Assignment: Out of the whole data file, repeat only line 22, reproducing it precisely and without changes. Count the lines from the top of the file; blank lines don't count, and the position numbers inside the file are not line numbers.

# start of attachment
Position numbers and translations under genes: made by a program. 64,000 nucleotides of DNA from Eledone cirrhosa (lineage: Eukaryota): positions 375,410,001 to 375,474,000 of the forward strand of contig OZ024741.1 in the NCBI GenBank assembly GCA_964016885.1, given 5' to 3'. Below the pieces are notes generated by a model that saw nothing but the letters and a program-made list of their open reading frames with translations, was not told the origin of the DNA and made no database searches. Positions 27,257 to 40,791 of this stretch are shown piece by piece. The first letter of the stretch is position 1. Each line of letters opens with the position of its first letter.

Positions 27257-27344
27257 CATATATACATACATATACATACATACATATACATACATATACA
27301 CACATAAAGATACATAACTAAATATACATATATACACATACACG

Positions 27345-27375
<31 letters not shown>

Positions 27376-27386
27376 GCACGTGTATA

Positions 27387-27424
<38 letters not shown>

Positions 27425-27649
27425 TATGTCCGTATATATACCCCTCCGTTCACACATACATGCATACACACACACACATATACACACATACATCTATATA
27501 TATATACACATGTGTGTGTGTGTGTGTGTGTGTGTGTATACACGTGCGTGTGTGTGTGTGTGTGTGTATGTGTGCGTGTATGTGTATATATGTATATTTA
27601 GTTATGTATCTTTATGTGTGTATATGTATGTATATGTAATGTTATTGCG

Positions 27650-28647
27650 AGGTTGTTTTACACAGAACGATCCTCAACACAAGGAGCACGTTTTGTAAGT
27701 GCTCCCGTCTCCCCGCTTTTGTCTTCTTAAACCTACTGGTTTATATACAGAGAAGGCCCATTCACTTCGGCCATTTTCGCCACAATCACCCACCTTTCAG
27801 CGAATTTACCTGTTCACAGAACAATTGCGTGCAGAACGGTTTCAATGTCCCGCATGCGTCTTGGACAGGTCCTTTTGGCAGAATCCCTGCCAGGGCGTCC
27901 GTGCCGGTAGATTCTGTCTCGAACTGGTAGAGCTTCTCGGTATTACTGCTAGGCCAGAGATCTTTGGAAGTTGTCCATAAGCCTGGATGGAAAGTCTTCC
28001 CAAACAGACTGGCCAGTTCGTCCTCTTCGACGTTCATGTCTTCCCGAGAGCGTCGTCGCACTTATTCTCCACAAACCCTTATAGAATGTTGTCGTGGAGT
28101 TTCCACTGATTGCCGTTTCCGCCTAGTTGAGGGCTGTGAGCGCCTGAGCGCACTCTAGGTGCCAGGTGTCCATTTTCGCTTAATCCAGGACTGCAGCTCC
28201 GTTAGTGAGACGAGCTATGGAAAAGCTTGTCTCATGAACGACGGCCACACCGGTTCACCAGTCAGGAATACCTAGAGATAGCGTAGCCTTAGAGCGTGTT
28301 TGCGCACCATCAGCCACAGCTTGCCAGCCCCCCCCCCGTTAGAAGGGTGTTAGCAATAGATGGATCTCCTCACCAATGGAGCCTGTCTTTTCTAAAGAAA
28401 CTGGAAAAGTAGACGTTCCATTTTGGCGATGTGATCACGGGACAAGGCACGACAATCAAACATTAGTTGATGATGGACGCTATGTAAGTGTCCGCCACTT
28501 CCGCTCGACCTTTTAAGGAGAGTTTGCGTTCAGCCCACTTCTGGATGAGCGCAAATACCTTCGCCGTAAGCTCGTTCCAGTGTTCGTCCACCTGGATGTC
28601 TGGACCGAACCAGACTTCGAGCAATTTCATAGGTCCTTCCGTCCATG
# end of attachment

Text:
28201 GTTAGTGAGACGAGCTATGGAAAAGCTTGTCTCATGAACGACGGCCACACCGGTTCACCAGTCAGGAATACCTAGAGATAGCGTAGCCTTAGAGCGTGTT